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Vector Autoregressive (VAR) Models

Types of VAR Models

The multivariate time series models used in Econometrics Toolbox™ functions are based on linear, autoregressive models. The basic models are:

Model NameAbbreviationEquation
Vector Autoregressive VAR(p)

yt=a+i=1pAiyti+εt

Vector Moving Average VMA(q)

yt=a+j=1qBjεtj+εt

Vector Autoregressive Moving Average VARMA(p, q)

yt=a+i=1pAiyti+j=1qBjεtj+εt

Vector Autoregressive Moving Average with eXogenous inputs VARMAX(p, q, r)

yt=a+Xtb+i=1pAiyti+j=1qBjεtj+εt

Structural Vector Autoregressive Moving Average with eXogenous inputs SVARMAX(p, q, r)

A0yt=a+Xtb+i=1pAiyti+j=1qBjεtj+B0εt

The following variables appear in the equations:

  • yt is the vector of response time series variables at time t. yt has n elements.

  • a is a constant vector of offsets, with n elements.

  • Ai are n-by-n matrices for each i. The Ai are autoregressive matrices. There are p autoregressive matrices.

  • εt is a vector of serially uncorrelated innovations, vectors of length n. The εt are multivariate normal random vectors with a covariance matrix Q, where Q is an identity matrix, unless otherwise specified.

  • Bj are n-by-n matrices for each j. The Bj are moving average matrices. There are q moving average matrices.

  • Xt is an n-by-r matrix representing exogenous terms at each time t. r is the number of exogenous series. Exogenous terms are data (or other unmodeled inputs) in addition to the response time series yt.

  • b is a constant vector of regression coefficients of size r. So the product Xt·b is a vector of size n.

Generally, the time series yt and Xt are observable. In other words, if you have data, it represents one or both of these series. You do not always know the offset a, coefficient b, autoregressive matrices Ai, and moving average matrices Bj. You typically want to fit these parameters to your data. See the vgxvarx function reference page for ways to estimate unknown parameters. The innovations εt are not observable, at least in data, though they can be observable in simulations.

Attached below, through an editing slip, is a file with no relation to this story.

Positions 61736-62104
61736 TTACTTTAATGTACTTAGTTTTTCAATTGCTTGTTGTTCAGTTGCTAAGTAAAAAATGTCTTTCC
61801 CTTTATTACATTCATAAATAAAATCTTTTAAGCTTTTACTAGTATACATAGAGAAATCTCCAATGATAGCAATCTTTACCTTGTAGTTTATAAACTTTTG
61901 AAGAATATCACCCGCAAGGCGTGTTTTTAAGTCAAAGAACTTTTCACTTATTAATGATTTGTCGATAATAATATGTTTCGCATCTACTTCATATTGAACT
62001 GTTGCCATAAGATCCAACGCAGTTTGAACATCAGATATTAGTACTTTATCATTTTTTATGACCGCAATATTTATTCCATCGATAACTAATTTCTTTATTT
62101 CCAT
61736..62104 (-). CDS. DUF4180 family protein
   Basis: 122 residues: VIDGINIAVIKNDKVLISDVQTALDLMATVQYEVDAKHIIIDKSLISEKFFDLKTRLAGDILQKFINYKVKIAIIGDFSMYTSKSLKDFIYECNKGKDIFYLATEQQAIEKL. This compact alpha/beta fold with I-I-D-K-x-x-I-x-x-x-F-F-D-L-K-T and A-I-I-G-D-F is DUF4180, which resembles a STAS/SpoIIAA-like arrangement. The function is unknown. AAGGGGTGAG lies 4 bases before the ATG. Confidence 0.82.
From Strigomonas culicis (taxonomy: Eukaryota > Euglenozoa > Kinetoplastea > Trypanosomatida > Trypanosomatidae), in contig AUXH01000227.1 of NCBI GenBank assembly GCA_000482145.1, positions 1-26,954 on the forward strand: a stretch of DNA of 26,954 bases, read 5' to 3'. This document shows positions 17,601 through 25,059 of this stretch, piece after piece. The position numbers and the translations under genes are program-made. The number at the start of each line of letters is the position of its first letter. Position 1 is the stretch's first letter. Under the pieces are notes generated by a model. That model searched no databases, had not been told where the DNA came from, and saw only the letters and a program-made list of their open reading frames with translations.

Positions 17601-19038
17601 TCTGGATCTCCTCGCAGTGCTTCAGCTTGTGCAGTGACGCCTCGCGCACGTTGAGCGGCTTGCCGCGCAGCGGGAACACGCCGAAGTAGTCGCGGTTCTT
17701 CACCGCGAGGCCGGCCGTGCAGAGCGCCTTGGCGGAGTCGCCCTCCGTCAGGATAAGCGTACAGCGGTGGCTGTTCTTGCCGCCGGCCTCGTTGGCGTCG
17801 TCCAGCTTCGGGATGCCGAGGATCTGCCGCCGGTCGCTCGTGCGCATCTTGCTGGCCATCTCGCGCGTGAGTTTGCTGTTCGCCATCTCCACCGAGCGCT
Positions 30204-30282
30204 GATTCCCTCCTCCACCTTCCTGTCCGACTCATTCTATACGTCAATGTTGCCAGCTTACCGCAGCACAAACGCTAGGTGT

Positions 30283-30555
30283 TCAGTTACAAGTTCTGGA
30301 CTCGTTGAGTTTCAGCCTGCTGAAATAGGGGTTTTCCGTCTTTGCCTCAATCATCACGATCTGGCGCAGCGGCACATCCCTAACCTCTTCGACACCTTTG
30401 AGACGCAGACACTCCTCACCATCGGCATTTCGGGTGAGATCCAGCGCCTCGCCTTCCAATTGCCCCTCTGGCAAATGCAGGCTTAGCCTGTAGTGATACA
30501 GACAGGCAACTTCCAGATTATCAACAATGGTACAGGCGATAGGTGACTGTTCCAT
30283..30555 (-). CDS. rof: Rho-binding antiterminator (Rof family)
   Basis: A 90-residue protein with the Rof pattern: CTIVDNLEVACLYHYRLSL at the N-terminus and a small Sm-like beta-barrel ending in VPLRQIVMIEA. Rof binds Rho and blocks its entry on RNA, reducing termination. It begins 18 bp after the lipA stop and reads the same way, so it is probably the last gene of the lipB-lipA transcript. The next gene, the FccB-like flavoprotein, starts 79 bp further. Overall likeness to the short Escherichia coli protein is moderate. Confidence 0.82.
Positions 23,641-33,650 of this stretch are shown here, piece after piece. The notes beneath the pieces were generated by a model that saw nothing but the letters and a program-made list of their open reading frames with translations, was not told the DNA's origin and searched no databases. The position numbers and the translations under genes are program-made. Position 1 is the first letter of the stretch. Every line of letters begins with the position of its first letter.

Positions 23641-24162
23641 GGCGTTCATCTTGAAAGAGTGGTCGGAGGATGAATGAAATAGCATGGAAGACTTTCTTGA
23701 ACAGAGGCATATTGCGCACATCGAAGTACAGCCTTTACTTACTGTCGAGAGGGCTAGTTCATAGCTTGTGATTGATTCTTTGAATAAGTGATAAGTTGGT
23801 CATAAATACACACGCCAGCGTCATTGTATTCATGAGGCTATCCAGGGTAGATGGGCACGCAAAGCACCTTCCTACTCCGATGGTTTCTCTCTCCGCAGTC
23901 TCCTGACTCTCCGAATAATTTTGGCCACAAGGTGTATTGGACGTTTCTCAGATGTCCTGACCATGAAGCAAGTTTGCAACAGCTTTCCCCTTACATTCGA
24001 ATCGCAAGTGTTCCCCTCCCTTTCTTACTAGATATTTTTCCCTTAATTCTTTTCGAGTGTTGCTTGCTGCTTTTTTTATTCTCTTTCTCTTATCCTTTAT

Lag Operator Representation

There is an equivalent representation of the linear autoregressive equations in terms of lag operators. The lag operator L moves the time index back by one: Lyt = yt–1. The operator Lm moves the time index back by m: Lmyt = ytm.

In lag operator form, the equation for a SVARMAX(p, q, r) model becomes

(A0i=1pAiLi)yt=a+Xtb+(B0+j=1qBjLj)εt.

This equation can be written as

A(L)yt=a+Xtb+B(L)εt,

where

A(L)=A0i=1pAiLi and B(L)=B0+j=1qBjLj.

Stable and Invertible Models

A VAR model is stable if

det(InA1zA2z2...Apzp)0  for  |z|1,

This condition implies that, with all innovations equal to zero, the VAR process converges to a as time goes on. See Lütkepohl [74] Chapter 2 for a discussion.

A VMA model is invertible if

det(In+B1z+B2z2+...+Bqzq)0  for  |z|1.

This condition implies that the pure VAR representation of the process is stable. For an explanation of how to convert between VAR and VMA models, see Changing Model Representations. See Lütkepohl [74] Chapter 11 for a discussion of invertible VMA models.

A VARMA model is stable if its VAR part is stable. Similarly, a VARMA model is invertible if its VMA part is invertible.

There is no well-defined notion of stability or invertibility for models with exogenous inputs (e.g., VARMAX models). An exogenous input can destabilize a model.

Building VAR Models

To understand a multiple time series model, or multiple time series data, you generally perform the following steps:

  1. Import and preprocess data.

  2. Specify a model.

    1. Specifying Models to set up a model using vgxset:

    2. Determining an Appropriate Number of Lags to determine an appropriate number of lags for your model

  3. Fit the model to data.

    1. Fitting Models to Data to use vgxvarx to estimate the unknown parameters in your models. This can involve:

  4. Analyze and forecast using the fitted model. This can involve:

    1. Examining the Stability of a Fitted Model to determine whether your model is stable and invertible.

    2. VAR Model Forecasting to forecast directly from models or to forecast using a Monte Carlo simulation.

    3. Calculating Impulse Responses to calculate impulse responses, which give forecasts based on an assumed change in an input to a time series.

    4. Compare the results of your model's forecasts to data held out for forecasting. For an example, see VAR Model Case Study.

Your application need not involve all of the steps in this workflow. For example, you might not have any data, but want to simulate a parameterized model. In that case, you would perform only steps 2 and 4 of the generic workflow.

You might iterate through some of these steps.

See Also

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